• Don’t be intimidated by someone just because of their title: Hierarchy isn’t going anywhere (sorry Zappos), but executives are still human beings. There might be more touch points before you can reach them, but they’re still a human being and were once eager young employees themselves.
  • Propose weird times: You know how most of your meetings get scheduled between 9 and 4? That’s even more true for busy people, so try to book outside of that window.
  • NEVER ask to be a mentee of someone: This process has to be organic — and, as mentioned above, mutually beneficial. It needs to evolve through conversations and knowledge exchange over some time. You organically become a mentee. You don’t ask.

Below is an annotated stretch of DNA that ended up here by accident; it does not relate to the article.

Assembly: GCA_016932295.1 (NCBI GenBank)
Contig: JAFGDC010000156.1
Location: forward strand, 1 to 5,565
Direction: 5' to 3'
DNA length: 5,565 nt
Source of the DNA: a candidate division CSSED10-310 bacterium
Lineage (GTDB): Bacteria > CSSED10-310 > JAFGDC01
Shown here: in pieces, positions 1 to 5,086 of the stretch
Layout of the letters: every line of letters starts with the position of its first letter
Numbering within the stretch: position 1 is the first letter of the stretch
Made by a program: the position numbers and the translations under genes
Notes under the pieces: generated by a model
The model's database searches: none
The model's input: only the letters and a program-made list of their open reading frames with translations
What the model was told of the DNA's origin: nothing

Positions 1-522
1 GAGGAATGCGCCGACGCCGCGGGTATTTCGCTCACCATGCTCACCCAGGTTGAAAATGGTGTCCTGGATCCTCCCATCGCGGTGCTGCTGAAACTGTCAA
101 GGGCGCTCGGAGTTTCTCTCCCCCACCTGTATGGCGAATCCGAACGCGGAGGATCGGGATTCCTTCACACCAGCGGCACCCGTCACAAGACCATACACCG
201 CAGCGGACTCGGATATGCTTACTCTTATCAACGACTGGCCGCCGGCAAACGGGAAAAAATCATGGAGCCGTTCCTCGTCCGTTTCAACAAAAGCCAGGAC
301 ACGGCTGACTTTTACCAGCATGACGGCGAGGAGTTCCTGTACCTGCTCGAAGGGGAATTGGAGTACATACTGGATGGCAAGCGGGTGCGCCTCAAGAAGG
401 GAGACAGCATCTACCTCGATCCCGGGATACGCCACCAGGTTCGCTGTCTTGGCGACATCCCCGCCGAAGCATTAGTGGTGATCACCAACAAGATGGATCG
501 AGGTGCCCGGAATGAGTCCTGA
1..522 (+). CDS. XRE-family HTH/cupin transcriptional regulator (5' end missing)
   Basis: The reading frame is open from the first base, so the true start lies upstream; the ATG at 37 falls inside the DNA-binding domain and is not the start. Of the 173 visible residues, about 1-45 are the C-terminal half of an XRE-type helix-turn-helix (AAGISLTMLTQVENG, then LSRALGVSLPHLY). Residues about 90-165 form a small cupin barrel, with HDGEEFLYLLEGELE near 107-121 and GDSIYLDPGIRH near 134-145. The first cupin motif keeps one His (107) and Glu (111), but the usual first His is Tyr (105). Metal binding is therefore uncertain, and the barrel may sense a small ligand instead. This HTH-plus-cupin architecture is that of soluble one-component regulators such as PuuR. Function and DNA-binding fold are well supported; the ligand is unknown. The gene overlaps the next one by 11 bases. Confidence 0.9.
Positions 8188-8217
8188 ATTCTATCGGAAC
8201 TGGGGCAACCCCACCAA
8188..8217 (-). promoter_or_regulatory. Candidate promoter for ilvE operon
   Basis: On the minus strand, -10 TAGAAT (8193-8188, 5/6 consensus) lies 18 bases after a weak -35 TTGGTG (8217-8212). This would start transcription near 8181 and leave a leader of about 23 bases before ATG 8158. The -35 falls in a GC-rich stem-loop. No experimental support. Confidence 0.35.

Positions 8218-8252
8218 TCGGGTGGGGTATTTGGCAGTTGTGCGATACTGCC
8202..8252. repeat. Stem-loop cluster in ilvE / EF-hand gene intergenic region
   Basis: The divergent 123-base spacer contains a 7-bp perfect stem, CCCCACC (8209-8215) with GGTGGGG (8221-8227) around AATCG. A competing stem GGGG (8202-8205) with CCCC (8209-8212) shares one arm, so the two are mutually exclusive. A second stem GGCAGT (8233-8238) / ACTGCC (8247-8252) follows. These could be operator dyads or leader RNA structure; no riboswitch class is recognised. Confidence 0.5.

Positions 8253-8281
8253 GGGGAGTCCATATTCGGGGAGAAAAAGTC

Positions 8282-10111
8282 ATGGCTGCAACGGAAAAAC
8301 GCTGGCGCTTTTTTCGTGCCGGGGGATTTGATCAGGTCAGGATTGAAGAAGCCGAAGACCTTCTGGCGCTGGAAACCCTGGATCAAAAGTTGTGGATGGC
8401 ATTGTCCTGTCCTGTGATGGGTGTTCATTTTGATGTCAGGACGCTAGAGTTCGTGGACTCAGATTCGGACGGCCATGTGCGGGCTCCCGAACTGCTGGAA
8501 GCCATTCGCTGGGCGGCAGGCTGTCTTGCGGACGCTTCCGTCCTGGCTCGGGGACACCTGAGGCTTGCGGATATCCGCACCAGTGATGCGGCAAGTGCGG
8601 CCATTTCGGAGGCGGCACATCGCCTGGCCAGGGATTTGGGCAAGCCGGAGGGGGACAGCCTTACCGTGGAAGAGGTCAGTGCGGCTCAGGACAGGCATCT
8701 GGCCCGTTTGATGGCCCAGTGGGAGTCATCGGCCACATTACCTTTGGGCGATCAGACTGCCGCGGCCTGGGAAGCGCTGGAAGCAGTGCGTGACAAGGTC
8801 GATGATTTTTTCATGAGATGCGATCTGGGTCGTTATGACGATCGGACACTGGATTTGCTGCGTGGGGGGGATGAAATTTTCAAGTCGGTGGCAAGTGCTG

• Respect the time window: Great conversations are great conversations and end up going long, but if the window is 30 minutes, initially respect the 30 and start the wrap-up at 24 minutes or so. On the whole, our time is more limited, so respect the window unless there’s a cue from the exec that going long will be fine.
  • Know how to frame up the ask: Mention something specific about our background (“I saw you were at EY for a few years and wanted to see what that experience taught you about working here”) as opposed to the more generic “10 minutes for coffee” or the outright disastrous “I need a mentor.”

 

A broader consideration

Follow this bouncing ball too:

  • Most of the best places to work are rooted in training and development opportunities
  • In a world with tighter budgets, those opportunities are unfortunately fewer and farther between within companies